Obama: missile from eastern Ukraine controlled by separatists hit plane
WASHINGTON (Reuters) - President Barack Obama said on Friday that a surface-to-air missile fired from territory controlled by Russian-backed separatists in Ukraine was responsible for shooting down a Malaysian passenger plane on Thursday.
Obama said Russian President Vladimir Putin had the most power to reduce the violence in Ukraine and had not chosen to do so. He said Ukraine separatists had received a steady flow of support from Russia, including anti-aircraft weapons.
Obama's comments were the strongest public assertions yet from the United States that pro-Russian separatists likely brought down the plane and that Moscow bears some responsibility by allowing sophisticated Russian arms to flow into eastern Ukraine.
If Putin made the decision that to stop the flow of armaments and fighters into Ukraine, it would stop, Obama said.
Obama called the incident an "outrage" of unspeakable proportions. So far, officials had determined that only one U.S. citizen had been on board the plane.
"This was a global tragedy," Obama said, calling for a credible international investigation into what happened.
He said Russia, pro-Russia separatists and Ukraine must adhere to an immediate ceasefire.
"It's important for us to recognize that this outrageous event underscores that it is time for peace and security to be restored in Ukraine," he said.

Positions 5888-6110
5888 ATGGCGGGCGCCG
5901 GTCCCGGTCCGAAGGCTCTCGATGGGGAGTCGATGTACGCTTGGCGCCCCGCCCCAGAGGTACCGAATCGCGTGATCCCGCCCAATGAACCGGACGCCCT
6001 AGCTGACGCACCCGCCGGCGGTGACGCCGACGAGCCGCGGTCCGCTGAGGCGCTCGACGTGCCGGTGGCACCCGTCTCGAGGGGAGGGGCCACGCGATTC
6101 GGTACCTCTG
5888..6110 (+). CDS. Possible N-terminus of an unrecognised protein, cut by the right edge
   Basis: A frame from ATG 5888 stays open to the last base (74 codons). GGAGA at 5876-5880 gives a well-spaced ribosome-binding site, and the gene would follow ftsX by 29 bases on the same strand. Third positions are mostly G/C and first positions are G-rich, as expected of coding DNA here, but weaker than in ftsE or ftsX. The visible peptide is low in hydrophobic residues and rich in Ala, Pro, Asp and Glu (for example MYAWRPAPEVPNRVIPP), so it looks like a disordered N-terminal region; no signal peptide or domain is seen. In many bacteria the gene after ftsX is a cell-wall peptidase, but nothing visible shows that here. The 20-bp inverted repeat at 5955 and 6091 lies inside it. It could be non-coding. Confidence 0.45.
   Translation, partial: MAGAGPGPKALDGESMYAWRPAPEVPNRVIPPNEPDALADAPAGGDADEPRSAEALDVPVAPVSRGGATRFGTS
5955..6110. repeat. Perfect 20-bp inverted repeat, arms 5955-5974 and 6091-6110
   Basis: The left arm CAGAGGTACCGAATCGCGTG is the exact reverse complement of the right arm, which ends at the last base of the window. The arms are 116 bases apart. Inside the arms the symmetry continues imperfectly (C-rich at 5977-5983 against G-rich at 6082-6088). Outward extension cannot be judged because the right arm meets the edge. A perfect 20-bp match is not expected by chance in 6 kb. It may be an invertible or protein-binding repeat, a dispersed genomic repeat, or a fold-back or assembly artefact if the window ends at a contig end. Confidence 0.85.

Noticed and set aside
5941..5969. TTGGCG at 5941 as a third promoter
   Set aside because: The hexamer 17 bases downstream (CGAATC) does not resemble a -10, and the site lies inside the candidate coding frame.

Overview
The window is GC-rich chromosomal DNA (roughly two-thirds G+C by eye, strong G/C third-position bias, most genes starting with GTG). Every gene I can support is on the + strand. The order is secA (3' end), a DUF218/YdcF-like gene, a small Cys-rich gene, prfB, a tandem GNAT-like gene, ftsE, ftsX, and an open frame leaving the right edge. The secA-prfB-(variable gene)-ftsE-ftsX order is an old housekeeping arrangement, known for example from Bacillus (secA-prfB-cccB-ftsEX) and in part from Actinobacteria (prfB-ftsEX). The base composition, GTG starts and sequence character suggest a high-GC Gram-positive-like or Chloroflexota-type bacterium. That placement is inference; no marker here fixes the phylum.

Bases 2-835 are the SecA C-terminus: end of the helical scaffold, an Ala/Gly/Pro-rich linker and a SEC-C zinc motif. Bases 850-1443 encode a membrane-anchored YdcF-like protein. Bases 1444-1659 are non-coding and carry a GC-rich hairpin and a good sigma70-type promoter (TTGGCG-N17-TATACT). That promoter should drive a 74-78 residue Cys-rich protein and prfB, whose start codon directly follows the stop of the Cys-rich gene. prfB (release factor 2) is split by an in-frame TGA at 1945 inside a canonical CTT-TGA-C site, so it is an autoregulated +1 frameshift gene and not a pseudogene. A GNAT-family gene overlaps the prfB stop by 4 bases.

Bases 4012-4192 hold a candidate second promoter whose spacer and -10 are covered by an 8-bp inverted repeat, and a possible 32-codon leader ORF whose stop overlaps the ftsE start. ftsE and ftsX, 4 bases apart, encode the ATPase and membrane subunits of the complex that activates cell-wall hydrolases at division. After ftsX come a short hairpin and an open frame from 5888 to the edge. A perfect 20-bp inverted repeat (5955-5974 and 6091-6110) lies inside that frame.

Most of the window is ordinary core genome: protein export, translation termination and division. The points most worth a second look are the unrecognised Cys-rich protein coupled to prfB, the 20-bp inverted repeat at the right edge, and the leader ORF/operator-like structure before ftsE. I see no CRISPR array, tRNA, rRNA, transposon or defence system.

Most of Obama's remarks were focused on Russia. Time and again, he said, Moscow had refused to take the necessary steps to de-escalate the situation in Ukraine.
"If Mr. Putin makes a decision that we are not going to allow heavy armaments and the flow of fighters into Ukraine ... then it will stop," Obama said. "And if it stops, then the separatists will still have the capacity to enter into negotiations and try to arrive at the sort of political accommodations that Mr. Putin himself says he wants to see."
(additional reporting by Susan Heavey and Emily Stephenson)
- Tweet this
- Share this
- Digg this
- Jindal Steel shelves $10 bln project after coal setback
- West not expected to demand Iran atom bomb "mea culpa" in deal
- Congress signals it could back Modi's insurance reform plan
- Bomber targeted police commander in Afghan volleyball game attack
- U.S. seeks to step up India trade talks after WTO breakthrough
The main opposition Congress party signalled on Monday it could support government legislation to liberalise the insurance industry, a long-delayed reform expected to help improve investor confidence. Full Article
Hyundai Motor, Kia Motors lift 2014 global sales target on China, emerging markets Full Article